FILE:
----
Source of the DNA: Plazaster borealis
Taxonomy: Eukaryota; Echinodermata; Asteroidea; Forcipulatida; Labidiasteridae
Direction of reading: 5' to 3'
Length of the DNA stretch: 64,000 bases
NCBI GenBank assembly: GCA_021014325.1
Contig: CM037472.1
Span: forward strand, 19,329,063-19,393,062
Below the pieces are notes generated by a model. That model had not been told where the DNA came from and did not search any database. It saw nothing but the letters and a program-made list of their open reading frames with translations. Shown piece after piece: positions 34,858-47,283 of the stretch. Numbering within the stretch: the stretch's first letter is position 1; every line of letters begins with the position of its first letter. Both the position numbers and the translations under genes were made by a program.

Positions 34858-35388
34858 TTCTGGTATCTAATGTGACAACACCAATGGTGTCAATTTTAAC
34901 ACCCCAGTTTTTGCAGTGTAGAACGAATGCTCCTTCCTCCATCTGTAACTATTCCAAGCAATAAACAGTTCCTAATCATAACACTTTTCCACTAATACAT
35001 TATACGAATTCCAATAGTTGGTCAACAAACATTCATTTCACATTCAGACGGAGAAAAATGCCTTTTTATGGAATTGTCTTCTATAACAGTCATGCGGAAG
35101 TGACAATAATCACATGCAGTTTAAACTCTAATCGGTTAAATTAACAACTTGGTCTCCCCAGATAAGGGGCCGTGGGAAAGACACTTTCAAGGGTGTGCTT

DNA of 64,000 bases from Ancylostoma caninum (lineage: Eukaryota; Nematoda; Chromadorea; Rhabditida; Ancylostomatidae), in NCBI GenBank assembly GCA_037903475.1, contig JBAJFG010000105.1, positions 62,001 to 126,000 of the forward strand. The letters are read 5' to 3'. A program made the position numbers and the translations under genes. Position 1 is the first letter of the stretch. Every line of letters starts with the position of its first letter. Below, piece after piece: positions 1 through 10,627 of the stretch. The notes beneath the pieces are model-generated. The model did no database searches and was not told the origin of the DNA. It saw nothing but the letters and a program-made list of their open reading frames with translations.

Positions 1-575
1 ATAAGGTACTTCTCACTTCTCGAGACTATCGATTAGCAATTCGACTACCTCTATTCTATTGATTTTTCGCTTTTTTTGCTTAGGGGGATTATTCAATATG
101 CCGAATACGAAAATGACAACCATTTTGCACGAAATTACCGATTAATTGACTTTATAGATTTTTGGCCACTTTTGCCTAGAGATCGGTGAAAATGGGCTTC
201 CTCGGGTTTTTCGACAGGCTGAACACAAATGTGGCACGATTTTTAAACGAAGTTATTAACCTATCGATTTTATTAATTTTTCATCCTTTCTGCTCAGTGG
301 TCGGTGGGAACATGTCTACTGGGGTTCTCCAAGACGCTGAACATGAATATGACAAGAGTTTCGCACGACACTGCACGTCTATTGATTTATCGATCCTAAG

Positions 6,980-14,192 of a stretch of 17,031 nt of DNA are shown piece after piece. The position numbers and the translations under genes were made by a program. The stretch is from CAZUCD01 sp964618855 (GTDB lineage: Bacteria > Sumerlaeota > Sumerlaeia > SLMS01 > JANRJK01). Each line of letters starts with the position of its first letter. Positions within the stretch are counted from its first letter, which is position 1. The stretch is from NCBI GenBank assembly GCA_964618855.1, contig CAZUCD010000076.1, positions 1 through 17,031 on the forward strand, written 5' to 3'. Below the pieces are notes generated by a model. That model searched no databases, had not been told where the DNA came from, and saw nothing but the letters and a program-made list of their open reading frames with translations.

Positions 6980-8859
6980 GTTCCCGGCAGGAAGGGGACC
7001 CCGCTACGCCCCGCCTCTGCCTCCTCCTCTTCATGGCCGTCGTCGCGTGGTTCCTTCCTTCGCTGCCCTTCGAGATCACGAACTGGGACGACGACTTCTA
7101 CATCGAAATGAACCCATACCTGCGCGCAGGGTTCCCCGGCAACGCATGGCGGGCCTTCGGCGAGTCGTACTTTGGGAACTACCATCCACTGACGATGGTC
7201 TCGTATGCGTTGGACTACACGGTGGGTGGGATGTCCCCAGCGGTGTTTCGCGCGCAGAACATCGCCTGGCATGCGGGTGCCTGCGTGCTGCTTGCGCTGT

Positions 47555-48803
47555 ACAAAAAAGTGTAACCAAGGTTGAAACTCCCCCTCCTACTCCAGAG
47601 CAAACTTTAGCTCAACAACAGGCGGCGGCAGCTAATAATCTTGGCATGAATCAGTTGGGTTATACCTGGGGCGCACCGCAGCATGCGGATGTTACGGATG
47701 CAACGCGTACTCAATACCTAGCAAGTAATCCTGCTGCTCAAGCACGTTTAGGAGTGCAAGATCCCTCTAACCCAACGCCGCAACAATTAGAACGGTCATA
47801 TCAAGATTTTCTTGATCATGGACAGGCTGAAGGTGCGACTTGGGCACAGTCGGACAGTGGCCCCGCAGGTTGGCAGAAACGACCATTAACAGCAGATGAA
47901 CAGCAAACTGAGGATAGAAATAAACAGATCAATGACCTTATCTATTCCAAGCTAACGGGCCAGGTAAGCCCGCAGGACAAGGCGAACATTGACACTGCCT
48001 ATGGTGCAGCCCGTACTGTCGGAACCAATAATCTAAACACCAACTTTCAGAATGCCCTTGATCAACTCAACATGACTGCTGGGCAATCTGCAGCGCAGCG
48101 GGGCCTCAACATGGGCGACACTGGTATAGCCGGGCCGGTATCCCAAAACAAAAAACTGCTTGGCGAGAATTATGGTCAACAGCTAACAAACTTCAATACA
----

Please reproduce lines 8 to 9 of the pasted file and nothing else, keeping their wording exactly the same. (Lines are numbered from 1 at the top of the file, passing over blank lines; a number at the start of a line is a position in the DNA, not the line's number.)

Below the pieces are notes generated by a model. That model had not been told where the DNA came from and did not search any database. It saw nothing but the letters and a program-made list of their open reading frames with translations. Shown piece after piece: positions 34,858-47,283 of the stretch. Numbering within the stretch: the stretch's first letter is position 1; every line of letters begins with the position of its first letter. Both the position numbers and the translations under genes were made by a program.

Positions 34858-35388